How to Make a Job Offer to Land Your Dream Employee
While our main focus is freelancers, we do often get asked and participate in the negotiation of full time roles and aqua-hires. Based on these transactions, we have really learned what moves the needle for candidates in regards to the job offer they accept and it is usually not for the reasons you would think.
One of the most important functions for senior executives and founders is the ability to build the right team. We are finding that a shortage of amazing talent continues to grow while the demand for this talent does as well. Given this extremely competitive landscape for your dream employee, it is crucial that you make a compelling case for why someone should join your team from the get-go.
One of the big misconceptions about this process is the belief that the bigger the payment or comp package the more likely you are to close the deal. It can help but it is also a problematic viewpoint for two reasons:
- If you’re not in a position to offer a big package, you may now believe you can’t hire the right people. This is not necessarily the case. While size matters for some things, it does not matter for all things :-).
- The right mix of options can overcome a huge range of objections.
The key to successful hiring is understanding your candidate. You may have three people you want to hire for identical roles and in all likelihood, you will need to make three completely different offers in order to succeed. Below I’ve listed all of the categories that you’ll need to feel out your candidate in order to find out what is most important to them. There is a lot of recent research that shows job satisfaction is as (if not more) important for millennials than cash compensation. The point is not to follow the research because it speaks in generalities but to find out what your dream candidate cares about most so you can tailor your offer around that. The idea that the same things which matter to a recent college grad will be compelling to a woman with two kids is absurd and many companies still operate this way.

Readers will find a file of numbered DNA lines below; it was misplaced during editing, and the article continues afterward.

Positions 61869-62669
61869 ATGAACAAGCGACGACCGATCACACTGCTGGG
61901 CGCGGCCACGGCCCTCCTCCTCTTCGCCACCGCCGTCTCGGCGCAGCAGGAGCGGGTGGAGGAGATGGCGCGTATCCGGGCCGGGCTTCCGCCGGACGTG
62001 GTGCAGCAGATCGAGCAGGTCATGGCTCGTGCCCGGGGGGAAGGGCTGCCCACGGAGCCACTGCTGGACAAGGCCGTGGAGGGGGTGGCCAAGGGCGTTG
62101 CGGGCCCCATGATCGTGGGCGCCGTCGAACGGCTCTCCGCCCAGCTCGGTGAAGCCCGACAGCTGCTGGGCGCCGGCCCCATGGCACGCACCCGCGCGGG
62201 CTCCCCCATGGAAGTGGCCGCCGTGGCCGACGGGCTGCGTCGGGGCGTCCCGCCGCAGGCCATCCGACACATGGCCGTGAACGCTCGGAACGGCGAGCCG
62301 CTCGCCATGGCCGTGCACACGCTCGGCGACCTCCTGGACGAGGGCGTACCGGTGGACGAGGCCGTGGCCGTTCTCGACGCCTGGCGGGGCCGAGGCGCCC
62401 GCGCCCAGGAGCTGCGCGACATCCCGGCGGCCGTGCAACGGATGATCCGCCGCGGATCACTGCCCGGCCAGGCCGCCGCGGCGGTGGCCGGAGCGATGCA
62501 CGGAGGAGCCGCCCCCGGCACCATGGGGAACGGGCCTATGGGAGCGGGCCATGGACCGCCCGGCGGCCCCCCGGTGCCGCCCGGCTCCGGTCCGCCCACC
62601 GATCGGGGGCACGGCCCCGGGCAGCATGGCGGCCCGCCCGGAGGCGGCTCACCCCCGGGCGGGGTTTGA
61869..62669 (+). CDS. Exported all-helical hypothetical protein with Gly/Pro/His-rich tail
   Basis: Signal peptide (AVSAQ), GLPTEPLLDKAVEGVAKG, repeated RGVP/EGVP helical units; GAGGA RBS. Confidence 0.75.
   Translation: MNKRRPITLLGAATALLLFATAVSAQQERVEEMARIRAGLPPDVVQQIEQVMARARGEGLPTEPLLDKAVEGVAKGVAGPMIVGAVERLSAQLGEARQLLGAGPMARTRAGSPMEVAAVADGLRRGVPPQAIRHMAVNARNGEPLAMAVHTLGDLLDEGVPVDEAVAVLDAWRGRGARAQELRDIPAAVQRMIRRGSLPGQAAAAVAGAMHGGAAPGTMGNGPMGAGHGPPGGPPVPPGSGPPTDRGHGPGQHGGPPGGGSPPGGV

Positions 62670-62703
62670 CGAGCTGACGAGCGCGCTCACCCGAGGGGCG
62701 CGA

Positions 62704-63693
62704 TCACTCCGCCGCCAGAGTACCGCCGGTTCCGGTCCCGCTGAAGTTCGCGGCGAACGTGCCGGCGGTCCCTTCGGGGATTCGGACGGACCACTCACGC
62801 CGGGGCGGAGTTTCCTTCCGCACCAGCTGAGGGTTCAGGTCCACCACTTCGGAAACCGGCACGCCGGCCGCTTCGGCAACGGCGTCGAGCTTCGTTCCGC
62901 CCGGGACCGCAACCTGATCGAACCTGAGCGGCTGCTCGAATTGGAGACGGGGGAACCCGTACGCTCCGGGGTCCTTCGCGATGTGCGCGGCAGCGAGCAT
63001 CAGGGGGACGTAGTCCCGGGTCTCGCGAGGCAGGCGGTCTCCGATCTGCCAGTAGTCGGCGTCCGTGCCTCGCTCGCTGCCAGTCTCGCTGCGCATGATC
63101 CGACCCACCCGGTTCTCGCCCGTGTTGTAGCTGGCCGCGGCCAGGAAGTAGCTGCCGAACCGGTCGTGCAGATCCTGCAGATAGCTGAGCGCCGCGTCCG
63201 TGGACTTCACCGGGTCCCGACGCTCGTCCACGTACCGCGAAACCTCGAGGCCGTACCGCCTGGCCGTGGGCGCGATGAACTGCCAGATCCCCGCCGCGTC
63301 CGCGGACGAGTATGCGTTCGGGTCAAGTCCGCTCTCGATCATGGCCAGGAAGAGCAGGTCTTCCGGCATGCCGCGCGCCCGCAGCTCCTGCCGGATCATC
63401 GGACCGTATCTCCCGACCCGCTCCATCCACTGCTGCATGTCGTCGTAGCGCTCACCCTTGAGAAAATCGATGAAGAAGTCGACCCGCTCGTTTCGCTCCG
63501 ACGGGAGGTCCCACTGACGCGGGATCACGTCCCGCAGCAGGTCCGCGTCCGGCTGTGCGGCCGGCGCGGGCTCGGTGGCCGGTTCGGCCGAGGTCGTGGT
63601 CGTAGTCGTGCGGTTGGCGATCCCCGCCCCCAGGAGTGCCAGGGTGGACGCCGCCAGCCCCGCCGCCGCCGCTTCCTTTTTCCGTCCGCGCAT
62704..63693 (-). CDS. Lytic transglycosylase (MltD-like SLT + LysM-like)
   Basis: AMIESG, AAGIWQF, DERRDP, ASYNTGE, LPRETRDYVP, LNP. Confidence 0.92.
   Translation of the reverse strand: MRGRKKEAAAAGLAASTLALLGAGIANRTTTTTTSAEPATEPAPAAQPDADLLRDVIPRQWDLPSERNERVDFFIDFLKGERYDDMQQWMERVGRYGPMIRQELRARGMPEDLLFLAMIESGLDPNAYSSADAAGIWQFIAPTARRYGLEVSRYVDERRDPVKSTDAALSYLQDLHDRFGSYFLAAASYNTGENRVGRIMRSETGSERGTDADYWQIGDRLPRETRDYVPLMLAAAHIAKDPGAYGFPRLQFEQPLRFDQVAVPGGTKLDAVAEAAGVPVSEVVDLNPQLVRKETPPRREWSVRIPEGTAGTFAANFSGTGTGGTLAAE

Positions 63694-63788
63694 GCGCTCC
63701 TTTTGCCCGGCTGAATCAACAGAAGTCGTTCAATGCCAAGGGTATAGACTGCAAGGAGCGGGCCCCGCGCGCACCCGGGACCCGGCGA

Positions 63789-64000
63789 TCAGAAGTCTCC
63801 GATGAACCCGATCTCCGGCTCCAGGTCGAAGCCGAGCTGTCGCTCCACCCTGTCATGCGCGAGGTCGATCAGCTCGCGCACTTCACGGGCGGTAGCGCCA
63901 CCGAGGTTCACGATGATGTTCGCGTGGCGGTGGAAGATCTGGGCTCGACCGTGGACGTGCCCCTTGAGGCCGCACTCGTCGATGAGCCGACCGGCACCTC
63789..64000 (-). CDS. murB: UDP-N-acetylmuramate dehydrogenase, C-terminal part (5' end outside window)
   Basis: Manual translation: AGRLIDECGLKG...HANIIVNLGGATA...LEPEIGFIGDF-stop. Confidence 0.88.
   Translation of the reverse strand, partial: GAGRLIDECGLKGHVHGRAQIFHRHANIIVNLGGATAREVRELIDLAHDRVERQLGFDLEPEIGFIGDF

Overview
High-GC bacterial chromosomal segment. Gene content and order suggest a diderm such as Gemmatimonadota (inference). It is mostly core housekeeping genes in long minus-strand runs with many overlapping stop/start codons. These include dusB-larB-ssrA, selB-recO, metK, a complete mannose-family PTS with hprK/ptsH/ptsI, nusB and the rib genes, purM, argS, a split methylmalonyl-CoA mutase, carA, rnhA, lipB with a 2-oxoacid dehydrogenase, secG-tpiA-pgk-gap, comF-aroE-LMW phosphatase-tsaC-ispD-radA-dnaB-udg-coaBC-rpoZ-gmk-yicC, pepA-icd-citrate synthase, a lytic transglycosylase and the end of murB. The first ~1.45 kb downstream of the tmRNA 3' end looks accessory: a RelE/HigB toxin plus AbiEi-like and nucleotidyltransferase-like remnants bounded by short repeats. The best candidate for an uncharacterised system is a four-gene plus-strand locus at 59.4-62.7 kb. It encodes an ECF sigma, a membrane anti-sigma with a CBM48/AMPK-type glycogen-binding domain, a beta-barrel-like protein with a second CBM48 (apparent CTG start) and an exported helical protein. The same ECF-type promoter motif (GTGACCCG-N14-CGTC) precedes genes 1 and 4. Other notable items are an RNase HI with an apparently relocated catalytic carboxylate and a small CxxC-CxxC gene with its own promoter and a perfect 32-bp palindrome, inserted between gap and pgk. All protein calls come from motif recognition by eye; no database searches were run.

Here are the variables to consider with your candidate before you make an employment offer.
1. Base Salary – This is a biggie for sure as it will often determine the lifestyle that someone can afford. However, it can also be offset by other variables below which really enhance daily living and happiness (for example: being able to work from home on Fridays).
2. Equity – Explaining clearly what you are offering with all the ups and the downs will be the first way to engender trust. Employees are getting a lot more savvy after years of being burned by worthless equity scenarios.
- Vesting schedule – Allowing someone to vest faster might mean the world to some candidates.
- Options vs stock – Having to buy the options may be daunting to someone who might not have the resources to do so, whereas being issued stock may be preferable if they can handle the tax consequences.
- Length of time to exercise options – We all know the horror stories of leaving a job having vested into a bunch of equity but not having the liquidity to buy it. The other issue here is if they feel they have to make a decision buying something before there is any kind of clear path to an exit for the company. Giving more time to someone who has been burned by this in the past may make a world of difference.
- Class of stock – Nothing is worse than getting some skin in the game, only to later learn that your skin is completely worthless because everyone gets their money before you and there may be nothing left for you.